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Edward Feightner (1919–2020), World War II flying ace and Blue Angels pilot

by Linnea Crowther

Edward “Whitey” Feightner was a U.S. Navy officer who was a flying ace in World War II, with nine enemy aircraft shot down. He was also a test pilot, and he flew with the Blue Angels flight demonstration squadron.

A life in aviation

Feightner trained as a pilot before the U.S. ever entered World War II, taking lessons through the Civilian Pilot Training Program and receiving his license in 1940. When U.S. pilots were needed after the bombing of Pearl Harbor, Feightner was ready, having joined the U.S. Navy in 1941 when the U.S. Army Air Force had too long of a wait for new recruits. A combat pilot, he served in the Pacific, shooting down nine Japanese aircraft – including three shot down in a single day.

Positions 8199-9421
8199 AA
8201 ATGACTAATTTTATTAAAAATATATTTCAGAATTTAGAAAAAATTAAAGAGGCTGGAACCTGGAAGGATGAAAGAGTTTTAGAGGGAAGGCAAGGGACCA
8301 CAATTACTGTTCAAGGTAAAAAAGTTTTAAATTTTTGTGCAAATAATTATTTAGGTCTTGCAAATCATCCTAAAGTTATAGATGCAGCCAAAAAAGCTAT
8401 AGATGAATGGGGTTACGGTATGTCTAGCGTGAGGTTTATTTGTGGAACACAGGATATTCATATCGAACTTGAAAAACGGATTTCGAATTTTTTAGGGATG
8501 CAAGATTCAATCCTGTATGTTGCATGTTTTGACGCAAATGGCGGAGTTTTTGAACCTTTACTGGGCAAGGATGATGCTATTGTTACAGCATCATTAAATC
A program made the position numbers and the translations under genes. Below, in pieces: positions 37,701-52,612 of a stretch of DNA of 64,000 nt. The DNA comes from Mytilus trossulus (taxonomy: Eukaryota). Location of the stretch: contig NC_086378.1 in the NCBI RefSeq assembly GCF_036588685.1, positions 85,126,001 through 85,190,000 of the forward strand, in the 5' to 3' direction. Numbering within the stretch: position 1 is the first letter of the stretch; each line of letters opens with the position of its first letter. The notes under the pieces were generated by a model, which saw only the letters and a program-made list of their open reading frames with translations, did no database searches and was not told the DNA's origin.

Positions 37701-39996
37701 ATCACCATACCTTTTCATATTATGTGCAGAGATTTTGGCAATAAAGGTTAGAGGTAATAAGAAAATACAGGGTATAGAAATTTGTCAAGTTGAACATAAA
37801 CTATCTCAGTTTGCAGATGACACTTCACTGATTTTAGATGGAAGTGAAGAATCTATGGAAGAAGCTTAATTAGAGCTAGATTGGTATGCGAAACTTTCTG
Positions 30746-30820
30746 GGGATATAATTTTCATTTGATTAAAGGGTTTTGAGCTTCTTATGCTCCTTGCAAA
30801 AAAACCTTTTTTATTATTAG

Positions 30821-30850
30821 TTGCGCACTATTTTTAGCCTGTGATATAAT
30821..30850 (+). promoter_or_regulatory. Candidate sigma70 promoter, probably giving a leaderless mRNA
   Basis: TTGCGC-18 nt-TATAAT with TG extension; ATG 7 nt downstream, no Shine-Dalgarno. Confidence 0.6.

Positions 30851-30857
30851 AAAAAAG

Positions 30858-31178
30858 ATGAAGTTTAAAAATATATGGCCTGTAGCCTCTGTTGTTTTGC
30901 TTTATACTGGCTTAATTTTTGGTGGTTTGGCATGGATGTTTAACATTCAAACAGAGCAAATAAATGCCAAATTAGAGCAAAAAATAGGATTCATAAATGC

After the war, Feightner remaining in the Navy, serving as a test pilot for years. In 1952, Feightner was assigned to fly with the Blue Angels flight demonstration squadron in its early days, flying in the lead solo position. Before his retirement from the Navy in 1974, Feightner rose to rear admiral. In later years, Feightner was a leader of the American Fighter Aces Association. Honors awarded to Feightner include four Distinguished Flying Crosses and the Congressional Gold Medal.


Feighter on what makes a good fighter pilot

“If you can’t stay calm and focused in a crisis, you have no business being a fighter pilot. It’s a matter of life and death, not only for you but for those you’re defending. ” —from a 2015 interview with Investor’s Business Daily

What people said about him

Full obituary: The New York Times

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